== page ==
Change how you hold your phone

This is the most simple and ALWAYS ignored way of reversing Text Neck. Simply, get out of the iHunch position by bringing the screen to eye level so your head is not slouched.

Adopting a healthy tech posture is so very important. Especially, in our work from home culture. Try these 3 simple movements to help reverse text neck and relieve your deskbound aches and pains. 


For more info on how to adopt a healthy tech posture. Follow me on Instagram @mikejonestoday


How to Treat Forward Head Posture

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Forward head posture occurs when your neck slants forward, placing your head in front of your shoulders. It’s caused by bad habits, such as spending long periods sitting at your computer or looking down at your cell phone. Forward head posture forces the muscles in your neck and back to work harder to keep your head upright.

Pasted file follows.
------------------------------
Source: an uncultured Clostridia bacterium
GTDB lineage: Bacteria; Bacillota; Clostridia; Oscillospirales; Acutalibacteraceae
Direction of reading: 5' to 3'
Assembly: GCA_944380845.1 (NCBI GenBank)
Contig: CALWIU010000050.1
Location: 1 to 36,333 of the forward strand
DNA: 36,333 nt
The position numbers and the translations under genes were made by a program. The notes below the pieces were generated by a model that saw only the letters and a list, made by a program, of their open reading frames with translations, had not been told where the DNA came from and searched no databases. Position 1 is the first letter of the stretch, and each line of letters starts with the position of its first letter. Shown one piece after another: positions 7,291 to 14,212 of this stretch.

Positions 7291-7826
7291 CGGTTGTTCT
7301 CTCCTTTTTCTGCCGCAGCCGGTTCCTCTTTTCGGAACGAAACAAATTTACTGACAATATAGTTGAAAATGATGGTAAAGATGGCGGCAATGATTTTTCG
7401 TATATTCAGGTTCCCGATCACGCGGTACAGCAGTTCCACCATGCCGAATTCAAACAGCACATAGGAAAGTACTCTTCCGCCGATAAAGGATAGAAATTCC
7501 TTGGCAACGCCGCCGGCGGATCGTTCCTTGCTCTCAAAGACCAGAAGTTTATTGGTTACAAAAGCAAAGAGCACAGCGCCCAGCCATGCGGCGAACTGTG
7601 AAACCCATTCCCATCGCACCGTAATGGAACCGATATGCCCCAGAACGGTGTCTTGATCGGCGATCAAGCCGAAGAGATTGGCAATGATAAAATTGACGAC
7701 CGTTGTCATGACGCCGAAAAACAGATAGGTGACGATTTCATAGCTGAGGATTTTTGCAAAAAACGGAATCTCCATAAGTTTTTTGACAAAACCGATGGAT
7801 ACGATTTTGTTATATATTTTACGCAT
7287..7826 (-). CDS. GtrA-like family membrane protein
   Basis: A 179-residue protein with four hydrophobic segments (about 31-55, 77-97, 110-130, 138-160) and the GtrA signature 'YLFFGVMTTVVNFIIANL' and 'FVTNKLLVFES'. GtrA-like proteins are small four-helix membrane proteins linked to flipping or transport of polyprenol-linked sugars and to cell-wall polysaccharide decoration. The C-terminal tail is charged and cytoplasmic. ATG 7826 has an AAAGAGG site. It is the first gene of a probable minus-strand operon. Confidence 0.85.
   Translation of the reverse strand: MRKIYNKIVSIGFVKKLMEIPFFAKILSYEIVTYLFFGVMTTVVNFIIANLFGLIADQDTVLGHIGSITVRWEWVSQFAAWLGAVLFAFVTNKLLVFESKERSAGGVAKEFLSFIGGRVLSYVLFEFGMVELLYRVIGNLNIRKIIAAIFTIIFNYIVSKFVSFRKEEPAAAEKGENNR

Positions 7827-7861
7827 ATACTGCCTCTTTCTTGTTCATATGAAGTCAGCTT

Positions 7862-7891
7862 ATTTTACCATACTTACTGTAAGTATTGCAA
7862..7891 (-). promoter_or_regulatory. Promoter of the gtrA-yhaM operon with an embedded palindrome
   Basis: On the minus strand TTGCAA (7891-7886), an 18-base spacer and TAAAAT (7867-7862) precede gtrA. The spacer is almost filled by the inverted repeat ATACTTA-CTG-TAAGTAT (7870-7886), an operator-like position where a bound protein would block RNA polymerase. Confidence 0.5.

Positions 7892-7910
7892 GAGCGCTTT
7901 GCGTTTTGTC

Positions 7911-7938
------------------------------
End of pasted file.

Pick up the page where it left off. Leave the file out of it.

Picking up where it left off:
When dealing with this “new posture” of today. I treat it similarly to treating whiplash. I address the scales which is a group of muscles located on the side of the neck. Originating from the neck vertebra, they run all the way down to the first rib. The primary purpose of the scalene muscles is to laterally flex the neck (i.e., to tilt your head sideways).

How to perform a Scalene Release
1. Locate your lateral scalene by placing your fingers right above your collarbone, halfway out to your shoulder. There you should feel the muscle attachment of the scalene.
2. Hold down the muscle and bend your head to the opposite side. …
3. Do this combination of movements until you feel the muscle release.